The New Orleans Public Library board of directors has chosen its first four chairmen emeritus: Rosa Freeman Keller, Helen Slipman Kohlman, Ruth McCusker and Irvin Mayfield Jr.
This honorary position was created to honor the library’s most distinguished past board chairmen for their service, contributions and dedication.
“I’m very proud that these four individuals will be the first to be recognized for this honor,” NOPL Executive Director Charles Brown said. “All have had such a tremendous impact and dedicated so much effort to the betterment of the New Orleans Public Library, and all are very deserving.”
Keller began her long association with the New Orleans Public Library in 1953, when she became the first woman appointed to its board of directors, a post she held for the next 26 years. Keller served as library board chairwoman in 1971. Her efforts to integrate New Orleans Public Library facilities furthered the cause of equal opportunity for all citizens of New Orleans.
Kohlman was appointed to the library board by Mayor Ernest N. Morial in September 1982 and served as chairwoman from 1987 to 1991.
McCusker was chairwoman and Kohlman was vice chairman of the library board during the library’s financial crisis in 1986. Both officers were instrumental in securing funds to keep library locations open when the city’s lack of funds threatened their closure. They were active supporters of the library’s original tax millage campaign, which won approval from 75 percent of voters.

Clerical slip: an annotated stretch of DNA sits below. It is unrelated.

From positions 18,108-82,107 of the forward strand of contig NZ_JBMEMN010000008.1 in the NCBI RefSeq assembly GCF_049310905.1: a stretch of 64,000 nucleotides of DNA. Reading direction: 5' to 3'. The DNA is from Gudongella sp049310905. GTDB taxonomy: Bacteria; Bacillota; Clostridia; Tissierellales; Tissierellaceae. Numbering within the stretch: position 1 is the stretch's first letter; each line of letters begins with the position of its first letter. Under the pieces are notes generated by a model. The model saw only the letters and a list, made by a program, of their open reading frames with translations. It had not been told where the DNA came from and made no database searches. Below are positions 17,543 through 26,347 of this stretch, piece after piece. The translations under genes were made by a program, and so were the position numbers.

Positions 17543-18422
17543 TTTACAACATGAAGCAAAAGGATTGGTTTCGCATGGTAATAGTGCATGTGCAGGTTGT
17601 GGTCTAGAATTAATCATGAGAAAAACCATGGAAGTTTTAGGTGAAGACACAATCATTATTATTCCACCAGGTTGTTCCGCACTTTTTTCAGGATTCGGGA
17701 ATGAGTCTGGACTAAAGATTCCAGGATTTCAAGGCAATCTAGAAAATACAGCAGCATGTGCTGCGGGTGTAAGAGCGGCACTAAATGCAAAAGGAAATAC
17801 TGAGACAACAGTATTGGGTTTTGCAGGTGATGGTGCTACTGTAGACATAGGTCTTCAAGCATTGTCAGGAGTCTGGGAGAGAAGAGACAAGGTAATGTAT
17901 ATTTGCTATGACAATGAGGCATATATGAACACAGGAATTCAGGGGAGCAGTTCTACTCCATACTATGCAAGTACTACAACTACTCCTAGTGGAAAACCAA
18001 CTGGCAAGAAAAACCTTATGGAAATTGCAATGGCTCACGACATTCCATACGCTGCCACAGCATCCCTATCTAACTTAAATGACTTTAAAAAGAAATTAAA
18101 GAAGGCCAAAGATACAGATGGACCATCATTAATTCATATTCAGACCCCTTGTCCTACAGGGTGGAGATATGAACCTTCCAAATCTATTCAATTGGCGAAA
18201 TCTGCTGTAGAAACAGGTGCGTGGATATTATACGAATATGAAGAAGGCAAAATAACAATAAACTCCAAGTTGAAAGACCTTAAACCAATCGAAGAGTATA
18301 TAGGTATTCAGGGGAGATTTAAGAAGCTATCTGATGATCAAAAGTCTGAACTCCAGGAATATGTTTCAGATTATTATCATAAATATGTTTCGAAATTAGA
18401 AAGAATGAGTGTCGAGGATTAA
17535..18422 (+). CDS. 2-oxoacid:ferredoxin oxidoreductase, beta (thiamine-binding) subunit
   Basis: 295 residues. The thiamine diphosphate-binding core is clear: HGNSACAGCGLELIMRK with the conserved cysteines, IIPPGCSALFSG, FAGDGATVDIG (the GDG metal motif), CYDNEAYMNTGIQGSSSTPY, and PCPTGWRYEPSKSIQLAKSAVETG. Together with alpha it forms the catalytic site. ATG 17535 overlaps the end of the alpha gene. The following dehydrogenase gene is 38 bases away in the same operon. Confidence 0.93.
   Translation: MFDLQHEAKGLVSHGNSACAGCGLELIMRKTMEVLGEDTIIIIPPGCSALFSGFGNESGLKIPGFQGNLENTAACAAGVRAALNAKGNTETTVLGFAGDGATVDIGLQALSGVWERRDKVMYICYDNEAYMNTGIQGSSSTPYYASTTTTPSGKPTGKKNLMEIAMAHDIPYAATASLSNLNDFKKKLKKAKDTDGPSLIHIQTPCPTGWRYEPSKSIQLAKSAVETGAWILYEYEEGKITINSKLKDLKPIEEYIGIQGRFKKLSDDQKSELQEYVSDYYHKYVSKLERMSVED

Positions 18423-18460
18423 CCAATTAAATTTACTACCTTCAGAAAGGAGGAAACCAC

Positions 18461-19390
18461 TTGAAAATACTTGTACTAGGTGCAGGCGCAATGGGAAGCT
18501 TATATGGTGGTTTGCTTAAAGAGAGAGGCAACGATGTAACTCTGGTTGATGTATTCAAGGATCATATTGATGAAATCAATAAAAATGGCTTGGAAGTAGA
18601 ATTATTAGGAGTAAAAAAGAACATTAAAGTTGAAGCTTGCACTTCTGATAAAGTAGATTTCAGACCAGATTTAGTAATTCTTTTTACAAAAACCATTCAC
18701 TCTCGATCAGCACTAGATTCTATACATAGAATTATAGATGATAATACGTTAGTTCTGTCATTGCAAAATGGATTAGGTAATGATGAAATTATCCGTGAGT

Mayfield became the first professional artist to be appointed to the library board on Oct. 5, 2006, shortly after Hurricane Katrina destroyed more than half of the library’s locations and a substantial portion of its collection. Mayfield worked to guide the process of rebuilding the New Orleans Public Library system and collection after the storm. Under his leadership, state-of-the-art libraries replaced those locations that had to be rebuilt, and all New Orleans Public Library locations are now hubs for community groups, literacy programs and educational growth.